Developing early music theory and knowledge in a primary setting

Developing early music theory and knowledge in a primary setting

Picture of Peter Buckby

BY: Peter Buckby
20 June 2022

In schools across the UK, phonics, reading and mathematics have a rightful place in daily learning, developing a range of language and knowledge, but the same focus is not always applied to the rich communication and mastery of our musical language. As with our spoken languages the earlier this starts, the more positive and articulate the outcome. 

 In September last year I had the privilege of being invited to work with a federation of primary schools in North Yorkshire, delivering music lessons on a weekly basis.  Each week, through listening, singing and playing instruments the children have explored how the language of music works, how it is used, how it is both a solo and community activity and how it can be used to express feelings and emotions.  As this year draws to a close I asked the staff in the schools how they saw the benefits of regular musical tuition. 

Kari Fry, Foundation and KS1

'The benefits of music are great, perhaps more in terms of their emotional learning. They enjoy music and look forward to it each week! In terms of the benefits to wider class learning - they are now more settled in class. They sing (even the youngest children in Nursery) from the heart and will have a go at everything. It speaks to them on a level that learning maths and English doesn’t seem to do! I’d almost say spiritual! In school, children sometimes struggle with their concentration, struggling to focus, but in music we don’t need to have any ‘brain breaks’ - they give it their all and I think that says it all!'  

 

Kate Ridley - Teacher in Charge

‘When I first arrived at our school and asked our children to sing for the first time, I was amazed at how little confidence they had when singing aloud and performing. The progress they have made, while taking part in weekly lessons, particularly in singing, has been astounding. There is a monumental difference in their confidence when performing. They like to share the songs they have been singing with other members of staff and can talk confidently about their learning in Music. The children have been able to access a wide range of music provision and have thoroughly enjoyed each of the sessions.’

 
Working with a powerful resource

To introduce them to, and to advance their written musical language understanding as part of this project the students in the KS2 classes have been working through the Introduction to Music Theory resource, written by Naomi Yandell and published by TCL Press (available in print and ebook versions) .  

Using this bitesize, age-appropriate resource, students have established a growing understanding of, and confidence with, the basics of how our musical language is built and applied. Covering topics like understanding stave placement and drawing stems, note lengths, clefs, treble and bass clef notation, rests, signs and symbols students have seen and heard how music works and learnt to employ the language they have been studying. Once learnt, taking this knowledge and using it to make music on an instrument or in singing empowers the student to find and develop their musical voice.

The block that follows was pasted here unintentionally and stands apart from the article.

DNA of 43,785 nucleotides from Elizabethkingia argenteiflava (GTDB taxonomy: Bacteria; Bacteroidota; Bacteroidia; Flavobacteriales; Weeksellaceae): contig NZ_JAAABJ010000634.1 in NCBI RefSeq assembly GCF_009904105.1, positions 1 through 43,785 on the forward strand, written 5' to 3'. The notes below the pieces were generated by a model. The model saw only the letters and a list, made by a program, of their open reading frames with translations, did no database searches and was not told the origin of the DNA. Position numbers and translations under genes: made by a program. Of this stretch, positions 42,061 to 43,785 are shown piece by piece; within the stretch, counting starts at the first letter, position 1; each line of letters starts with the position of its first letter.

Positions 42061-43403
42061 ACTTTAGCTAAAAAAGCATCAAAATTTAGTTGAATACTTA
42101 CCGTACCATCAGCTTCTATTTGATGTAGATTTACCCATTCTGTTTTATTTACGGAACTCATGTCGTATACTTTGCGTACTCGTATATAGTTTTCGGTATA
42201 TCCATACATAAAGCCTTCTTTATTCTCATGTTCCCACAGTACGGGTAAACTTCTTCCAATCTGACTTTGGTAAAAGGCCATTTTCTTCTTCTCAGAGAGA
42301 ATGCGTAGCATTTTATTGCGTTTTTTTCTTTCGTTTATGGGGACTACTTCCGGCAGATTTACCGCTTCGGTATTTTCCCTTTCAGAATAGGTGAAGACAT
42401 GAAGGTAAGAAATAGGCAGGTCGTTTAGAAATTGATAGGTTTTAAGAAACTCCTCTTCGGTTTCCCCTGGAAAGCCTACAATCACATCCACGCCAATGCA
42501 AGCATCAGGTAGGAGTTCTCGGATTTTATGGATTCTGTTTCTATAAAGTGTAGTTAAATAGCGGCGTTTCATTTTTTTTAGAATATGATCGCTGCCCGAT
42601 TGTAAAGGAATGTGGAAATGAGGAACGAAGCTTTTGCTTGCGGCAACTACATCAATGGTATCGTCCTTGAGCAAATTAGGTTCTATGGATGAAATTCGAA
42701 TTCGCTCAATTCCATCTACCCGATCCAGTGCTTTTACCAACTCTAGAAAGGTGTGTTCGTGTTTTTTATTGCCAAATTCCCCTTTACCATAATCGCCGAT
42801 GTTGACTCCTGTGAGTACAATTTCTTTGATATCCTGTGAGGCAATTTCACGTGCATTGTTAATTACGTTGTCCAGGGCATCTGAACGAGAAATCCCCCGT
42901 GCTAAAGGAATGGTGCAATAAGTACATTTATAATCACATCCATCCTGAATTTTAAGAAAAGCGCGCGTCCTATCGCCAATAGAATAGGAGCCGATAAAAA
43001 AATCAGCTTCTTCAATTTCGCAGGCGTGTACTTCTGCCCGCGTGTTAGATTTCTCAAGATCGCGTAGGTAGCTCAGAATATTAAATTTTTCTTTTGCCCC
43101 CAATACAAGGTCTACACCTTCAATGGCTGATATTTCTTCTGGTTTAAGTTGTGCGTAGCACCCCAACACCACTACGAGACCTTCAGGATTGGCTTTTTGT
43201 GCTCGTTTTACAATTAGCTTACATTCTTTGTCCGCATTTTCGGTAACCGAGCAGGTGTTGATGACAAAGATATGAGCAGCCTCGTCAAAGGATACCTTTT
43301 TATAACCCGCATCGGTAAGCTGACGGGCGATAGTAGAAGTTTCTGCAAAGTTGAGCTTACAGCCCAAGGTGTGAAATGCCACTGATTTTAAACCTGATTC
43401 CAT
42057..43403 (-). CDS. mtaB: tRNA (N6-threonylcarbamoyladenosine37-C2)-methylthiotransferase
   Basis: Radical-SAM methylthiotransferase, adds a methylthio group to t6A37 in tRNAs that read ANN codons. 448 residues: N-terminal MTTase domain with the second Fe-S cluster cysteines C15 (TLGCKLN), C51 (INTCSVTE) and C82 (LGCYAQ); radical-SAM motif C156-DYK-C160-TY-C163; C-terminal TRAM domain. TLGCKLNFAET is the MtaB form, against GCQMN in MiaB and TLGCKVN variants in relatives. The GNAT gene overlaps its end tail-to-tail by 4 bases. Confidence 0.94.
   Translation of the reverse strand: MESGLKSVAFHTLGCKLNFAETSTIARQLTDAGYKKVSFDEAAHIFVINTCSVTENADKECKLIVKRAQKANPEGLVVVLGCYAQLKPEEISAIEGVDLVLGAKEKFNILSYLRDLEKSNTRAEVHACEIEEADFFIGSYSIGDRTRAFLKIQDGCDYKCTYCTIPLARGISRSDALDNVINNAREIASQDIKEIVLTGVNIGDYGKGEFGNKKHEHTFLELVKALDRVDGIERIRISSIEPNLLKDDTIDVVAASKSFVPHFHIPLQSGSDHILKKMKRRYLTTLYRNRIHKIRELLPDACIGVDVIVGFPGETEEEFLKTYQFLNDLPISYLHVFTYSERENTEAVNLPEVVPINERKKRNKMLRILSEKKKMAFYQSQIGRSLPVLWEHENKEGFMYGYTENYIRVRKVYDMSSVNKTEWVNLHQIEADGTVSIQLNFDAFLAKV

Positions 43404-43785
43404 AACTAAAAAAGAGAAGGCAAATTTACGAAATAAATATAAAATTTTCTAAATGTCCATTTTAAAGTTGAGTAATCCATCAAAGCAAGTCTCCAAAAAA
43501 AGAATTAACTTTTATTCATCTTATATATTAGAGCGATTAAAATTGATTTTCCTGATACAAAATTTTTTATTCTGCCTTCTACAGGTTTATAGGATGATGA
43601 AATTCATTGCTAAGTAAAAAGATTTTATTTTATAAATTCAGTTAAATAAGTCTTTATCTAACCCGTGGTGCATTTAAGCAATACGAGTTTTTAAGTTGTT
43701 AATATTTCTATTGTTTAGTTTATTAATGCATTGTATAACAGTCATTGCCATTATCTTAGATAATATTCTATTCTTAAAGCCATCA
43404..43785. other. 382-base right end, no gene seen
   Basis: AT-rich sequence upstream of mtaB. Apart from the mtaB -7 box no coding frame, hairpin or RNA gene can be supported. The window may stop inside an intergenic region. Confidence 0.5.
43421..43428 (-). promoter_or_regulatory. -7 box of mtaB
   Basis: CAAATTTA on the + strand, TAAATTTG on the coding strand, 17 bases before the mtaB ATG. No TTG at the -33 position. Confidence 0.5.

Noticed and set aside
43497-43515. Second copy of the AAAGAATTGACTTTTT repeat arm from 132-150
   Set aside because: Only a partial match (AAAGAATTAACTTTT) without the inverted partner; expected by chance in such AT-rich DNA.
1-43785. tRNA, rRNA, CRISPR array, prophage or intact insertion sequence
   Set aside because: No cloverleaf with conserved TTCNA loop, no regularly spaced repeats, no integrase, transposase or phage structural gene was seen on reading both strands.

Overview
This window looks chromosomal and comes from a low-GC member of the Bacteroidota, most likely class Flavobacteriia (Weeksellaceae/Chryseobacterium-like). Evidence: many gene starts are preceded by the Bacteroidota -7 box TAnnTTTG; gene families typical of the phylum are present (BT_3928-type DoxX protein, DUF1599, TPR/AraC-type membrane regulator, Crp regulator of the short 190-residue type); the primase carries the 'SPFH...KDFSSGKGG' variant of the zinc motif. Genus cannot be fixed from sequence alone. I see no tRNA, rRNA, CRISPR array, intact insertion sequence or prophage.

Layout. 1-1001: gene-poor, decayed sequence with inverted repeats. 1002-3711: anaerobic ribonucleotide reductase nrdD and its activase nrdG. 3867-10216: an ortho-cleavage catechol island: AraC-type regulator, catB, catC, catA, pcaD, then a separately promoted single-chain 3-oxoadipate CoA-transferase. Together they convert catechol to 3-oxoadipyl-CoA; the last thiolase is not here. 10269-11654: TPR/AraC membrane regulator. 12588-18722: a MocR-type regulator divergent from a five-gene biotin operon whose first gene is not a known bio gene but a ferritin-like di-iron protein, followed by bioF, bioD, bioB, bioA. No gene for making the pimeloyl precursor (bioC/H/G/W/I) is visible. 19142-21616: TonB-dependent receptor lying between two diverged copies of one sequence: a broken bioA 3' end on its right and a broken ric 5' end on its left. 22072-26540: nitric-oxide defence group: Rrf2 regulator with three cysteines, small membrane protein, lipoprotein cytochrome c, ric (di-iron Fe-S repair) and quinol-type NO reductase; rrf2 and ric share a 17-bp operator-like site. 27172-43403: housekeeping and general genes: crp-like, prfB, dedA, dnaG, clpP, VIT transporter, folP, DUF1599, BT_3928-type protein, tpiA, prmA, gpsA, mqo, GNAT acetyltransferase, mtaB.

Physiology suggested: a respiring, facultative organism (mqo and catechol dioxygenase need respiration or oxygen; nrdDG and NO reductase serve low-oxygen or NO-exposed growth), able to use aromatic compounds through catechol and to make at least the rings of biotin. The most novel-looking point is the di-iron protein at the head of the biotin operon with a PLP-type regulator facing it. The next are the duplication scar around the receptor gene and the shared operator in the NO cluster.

The step-by-step approach of the workbooks lends themselves so well to the classroom setting with a layout much like other school textbooks. The ‘did you know’, ‘handy tip’ and ‘remember’ boxes aid both pupil and teacher alike, as once the concept of the page has been introduced and explained the student has a reference to go back to while completing the exercises. Taking around 15-20 minutes each week, the students have completed the whole book.  

You can see a review of this resource by visiting Music Teacher magazine.  

This is a great stand-alone resource but it can also be used alongside wider arts projects. In this project all the KS2 students involved have also been working towards Arts Award qualifications. Arts Award offers a great vehicle for students to achieve recognition for demonstrating what they have discovered, learnt, and experienced in their music sessions. 

What do the students think?

So how do the children who have taken part feel? We asked them what they thought about learning the language of music and getting more involved in music making inside and out of school.  Here are some of their thoughts: 

 ‘Knowing how music works helps me play the songs I am learning. Learning the different signs and symbols used in music is useful and fun - in particular how the maths behind music works - it’s really interesting to know how long each note lasts!' 

 'Learning about music and getting involved in doing it have made me want to explore music outside school - like going to watch a pantomime or getting involved in a performance or show.  I am more interested now because I understand it more!’ 

What is great about this programme is that we have been able to demonstrate how to incorporate theoretical learning in a fun way, which the children have been able to connect back immediately to their practical music making. Learning the language and gaining confidence in how to use it empowers the child in their learning.

 ‘We train for big performances where the parents come in and listen….. I learnt to play, practised and then played Twinkle Twinkle Little Star on the piano in front of the parents and my friends and I was a bit scared but overall I felt very proud!' Thomas (age 6)

Celebrating their progress with an Arts Award is then just the cherry on top! 

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